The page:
Baseball comes in several languages, and for San Mateo and its sister city, Toyonaka, Japan, Little League is the language of choice.
“Friendship and baseball overcomes any language barrier,” said San Mateo Deputy Mayor Carole Groom, a member of the sister city association.
Continuing a tradition that began in 1979, San Mateo will send a team of 11- and 12-year-old boys from its baseball leagues to compete against teams in Toyonaka, a city of nearly 400,000 in the Osaka region.
The sister city association is in its beginning stages of raising about $60,000 for the August expedition — a 10-day, five-game trip that will include a visit to Hiroshima.
Danny Harris, who will coach the team, was a player when the team went to Japan in 1990. He keeps in touch with the friends he made in Japan and is looking forward to seeing them again.
“Unfortunately, you don’t necessarily know how it impacts your life at the time because you are 12,” Harris said. “But I really started to understand my experience and feel what I had done years later in that I continued to [exchange] letters from time to time.”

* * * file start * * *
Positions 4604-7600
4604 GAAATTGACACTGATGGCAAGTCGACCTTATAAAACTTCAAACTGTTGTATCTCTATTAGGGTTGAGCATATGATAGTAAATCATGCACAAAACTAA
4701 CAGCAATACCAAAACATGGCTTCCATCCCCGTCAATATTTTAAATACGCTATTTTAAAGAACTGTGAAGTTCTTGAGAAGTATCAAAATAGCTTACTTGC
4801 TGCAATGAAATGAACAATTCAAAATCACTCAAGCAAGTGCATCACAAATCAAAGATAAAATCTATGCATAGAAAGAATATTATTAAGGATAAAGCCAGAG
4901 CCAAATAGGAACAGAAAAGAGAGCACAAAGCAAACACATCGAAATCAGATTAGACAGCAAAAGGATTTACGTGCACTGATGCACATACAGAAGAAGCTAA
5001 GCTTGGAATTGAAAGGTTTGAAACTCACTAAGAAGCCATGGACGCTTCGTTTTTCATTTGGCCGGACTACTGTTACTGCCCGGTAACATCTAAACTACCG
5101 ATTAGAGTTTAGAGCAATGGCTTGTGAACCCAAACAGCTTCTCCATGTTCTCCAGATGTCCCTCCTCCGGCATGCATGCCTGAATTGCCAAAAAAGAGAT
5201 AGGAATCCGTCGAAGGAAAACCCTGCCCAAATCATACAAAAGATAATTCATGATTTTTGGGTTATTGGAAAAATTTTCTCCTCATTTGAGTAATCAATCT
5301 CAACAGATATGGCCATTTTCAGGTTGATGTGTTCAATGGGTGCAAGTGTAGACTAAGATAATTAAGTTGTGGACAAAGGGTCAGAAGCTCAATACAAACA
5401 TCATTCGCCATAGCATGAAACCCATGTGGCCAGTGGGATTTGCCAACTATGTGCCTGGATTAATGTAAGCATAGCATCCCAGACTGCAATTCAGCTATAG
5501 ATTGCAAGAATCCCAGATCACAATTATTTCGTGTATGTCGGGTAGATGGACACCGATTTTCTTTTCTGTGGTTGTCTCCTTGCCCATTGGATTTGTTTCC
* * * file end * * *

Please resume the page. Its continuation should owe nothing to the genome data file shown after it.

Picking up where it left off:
The boys selected for the team have attended culture classes to learn more about Toyonaka and the customs. There are some differences in the way baseball is played. For example, gum chewing is prohibited in Japan. Players bow to one another before and after eachgame. And players exchange gifts. The American players will stay in the homes of the families of Japanese players.
“I like Japanese food and we are taking cultural classes and we’ve been learning how to use chopsticks,” said Michael Sweeney, 12, who plays first base and has an exceptional .375 batting average. He admitted to being a little nervous about traveling away from his family.
George Musante, a sister city association member who has been to Japan six times, said players are nervous at first but quickly befriend their Japanese counterparts. “You see these kids go from being really excited to fear on their face,” he said. “And then the next day they are immersed with the family. It’s amazing how fast they become a part of the family.”
City officials are considering expanding the exchange program to local business figures and performing arts and music groups, said Mayor Jack Matthews, who added that the baseball is less about competition and more about friendship.